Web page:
Keyboard Player Needed

Keyboard Player Needed

The above picture is a real sign from a real church right down the street from me. They need a keyboardist but might as well get in line – all churches need a keyboardist and good ones are in short supply. I know of one big church with multiple campuses and multiple bands that have guitarists coming out of their ears and in rotation – and they still need keyboard players!

There’s a dearth for many reasons, but I think the main one is that most piano students (private lessons up to the piano majors in college) can rattle off complex classical masterpieces yet are dumbfounded by a pop chord chart and synthesizer.

And even classical keyboard players are hard to find these days in the church. At a megachurch where I once worked I was the only keyboard player, evidently out of the entire congregation, who was able to sight read music well enough to play for choir rehearsals – plunking out parts, etc.

To any young people out there I give this advice: if you want a career in music learn to play the keyboard and learn theory for these reasons:

1. You’ll never want for a church job. I can count on one hand the number of keyboardists comfortable with theory and improv in this part of the country who could hold a full time job at a church that requires arranging, notating music with software, creating chord charts and improvising for transitions and under prayers.

2. You’ll always be in demand to play. I know one keyboard player with a regular job who moonlights at two big churches because there just isn’t anyone else in town. Even if you don’t want a full time career in music, a keyboardist can still make extra money on the weekends from churches who pay their musicians. If you can play both blended/traditional as well as pop keyboards you’ll be even more in demand.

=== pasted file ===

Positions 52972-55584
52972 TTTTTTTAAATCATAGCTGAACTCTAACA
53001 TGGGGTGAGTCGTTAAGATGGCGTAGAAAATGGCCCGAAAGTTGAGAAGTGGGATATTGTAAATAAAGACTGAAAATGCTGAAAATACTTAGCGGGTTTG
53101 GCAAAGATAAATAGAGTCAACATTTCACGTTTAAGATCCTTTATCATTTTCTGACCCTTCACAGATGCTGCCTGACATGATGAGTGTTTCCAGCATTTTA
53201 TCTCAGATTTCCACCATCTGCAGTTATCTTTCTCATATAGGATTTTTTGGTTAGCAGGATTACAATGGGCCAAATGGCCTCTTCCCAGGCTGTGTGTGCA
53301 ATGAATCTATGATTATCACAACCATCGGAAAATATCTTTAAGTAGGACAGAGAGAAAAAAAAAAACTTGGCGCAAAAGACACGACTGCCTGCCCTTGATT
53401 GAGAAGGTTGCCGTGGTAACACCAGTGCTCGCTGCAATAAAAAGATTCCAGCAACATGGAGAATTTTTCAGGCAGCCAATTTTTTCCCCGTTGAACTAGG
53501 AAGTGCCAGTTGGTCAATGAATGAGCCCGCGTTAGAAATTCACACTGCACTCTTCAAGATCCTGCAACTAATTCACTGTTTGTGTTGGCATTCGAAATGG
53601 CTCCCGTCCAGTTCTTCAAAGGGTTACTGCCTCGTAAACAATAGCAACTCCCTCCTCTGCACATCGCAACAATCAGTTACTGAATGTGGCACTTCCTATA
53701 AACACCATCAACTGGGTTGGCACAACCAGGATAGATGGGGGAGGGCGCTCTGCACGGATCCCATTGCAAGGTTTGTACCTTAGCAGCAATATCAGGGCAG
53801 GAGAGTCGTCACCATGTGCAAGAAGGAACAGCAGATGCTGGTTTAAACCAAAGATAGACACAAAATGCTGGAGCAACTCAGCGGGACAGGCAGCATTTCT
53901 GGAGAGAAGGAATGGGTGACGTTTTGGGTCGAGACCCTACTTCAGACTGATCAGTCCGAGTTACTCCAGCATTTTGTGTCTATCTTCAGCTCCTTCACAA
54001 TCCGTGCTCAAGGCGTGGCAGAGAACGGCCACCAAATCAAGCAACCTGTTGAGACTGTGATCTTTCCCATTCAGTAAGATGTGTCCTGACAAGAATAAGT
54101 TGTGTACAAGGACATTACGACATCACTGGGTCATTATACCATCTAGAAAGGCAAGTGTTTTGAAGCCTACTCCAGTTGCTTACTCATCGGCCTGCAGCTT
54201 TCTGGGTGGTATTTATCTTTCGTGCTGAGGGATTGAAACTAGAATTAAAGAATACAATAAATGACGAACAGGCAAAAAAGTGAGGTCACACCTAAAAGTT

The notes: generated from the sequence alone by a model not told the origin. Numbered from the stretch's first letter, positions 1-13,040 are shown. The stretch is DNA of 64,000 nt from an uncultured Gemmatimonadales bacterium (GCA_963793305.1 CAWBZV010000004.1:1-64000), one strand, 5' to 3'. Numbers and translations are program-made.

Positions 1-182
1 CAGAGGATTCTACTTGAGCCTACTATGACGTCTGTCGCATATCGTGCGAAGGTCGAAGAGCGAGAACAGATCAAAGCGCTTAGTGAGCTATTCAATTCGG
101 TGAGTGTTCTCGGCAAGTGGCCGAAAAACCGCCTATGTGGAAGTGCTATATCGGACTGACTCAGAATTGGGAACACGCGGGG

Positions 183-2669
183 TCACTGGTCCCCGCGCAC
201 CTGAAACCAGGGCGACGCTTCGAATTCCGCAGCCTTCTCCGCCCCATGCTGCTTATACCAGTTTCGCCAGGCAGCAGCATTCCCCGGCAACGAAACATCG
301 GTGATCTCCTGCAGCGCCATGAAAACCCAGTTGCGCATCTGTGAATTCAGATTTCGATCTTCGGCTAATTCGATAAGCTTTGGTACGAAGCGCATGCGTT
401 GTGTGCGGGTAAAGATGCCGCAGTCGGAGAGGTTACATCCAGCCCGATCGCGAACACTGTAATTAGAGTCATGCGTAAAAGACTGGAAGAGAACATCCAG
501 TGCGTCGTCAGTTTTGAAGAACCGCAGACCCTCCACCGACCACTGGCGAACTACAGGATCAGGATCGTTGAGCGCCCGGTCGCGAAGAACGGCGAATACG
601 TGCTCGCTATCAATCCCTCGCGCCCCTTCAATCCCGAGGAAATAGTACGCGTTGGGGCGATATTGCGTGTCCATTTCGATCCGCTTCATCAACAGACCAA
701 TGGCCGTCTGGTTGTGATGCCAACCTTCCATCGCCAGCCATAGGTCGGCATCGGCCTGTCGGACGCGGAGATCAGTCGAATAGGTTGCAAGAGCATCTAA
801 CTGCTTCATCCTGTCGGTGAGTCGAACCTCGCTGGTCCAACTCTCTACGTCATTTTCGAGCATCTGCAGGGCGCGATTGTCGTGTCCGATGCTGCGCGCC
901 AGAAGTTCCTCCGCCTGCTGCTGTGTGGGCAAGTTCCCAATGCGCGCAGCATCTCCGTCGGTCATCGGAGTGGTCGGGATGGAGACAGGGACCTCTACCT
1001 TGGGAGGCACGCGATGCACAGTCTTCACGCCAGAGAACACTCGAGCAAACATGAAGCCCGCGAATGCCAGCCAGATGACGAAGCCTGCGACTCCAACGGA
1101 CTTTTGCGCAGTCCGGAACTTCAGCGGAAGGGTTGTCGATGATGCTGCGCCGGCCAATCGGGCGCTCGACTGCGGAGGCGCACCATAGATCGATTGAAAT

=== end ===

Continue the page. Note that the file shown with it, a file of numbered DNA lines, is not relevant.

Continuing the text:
3. You can arrange and distribute your own music. It’s nice if you can sit in your room, strum a guitar and write a song, but then what? How will your music ever get out to the public? Learn theory. Learn chords so you can create your own chord charts. Learn how to record your songs in the most professional way possible so others can hear them. Learn how to write out a piano part since the vast majority of church pianists can’t improvise. Learn how to arrange your song for choirs or praise teams since many volunteer vocalists don’t have enough of an ear to pick out their own parts. Even by being able to simply write out the melody for a lead sheet you’ll be way ahead of the pack.

Bottom Line: If you want to make a living in music learn to play the keyboard – you’ll be a more well-rounded musician and have a leg up on the tons of competition.


Essential reading for worship leaders since 2002.


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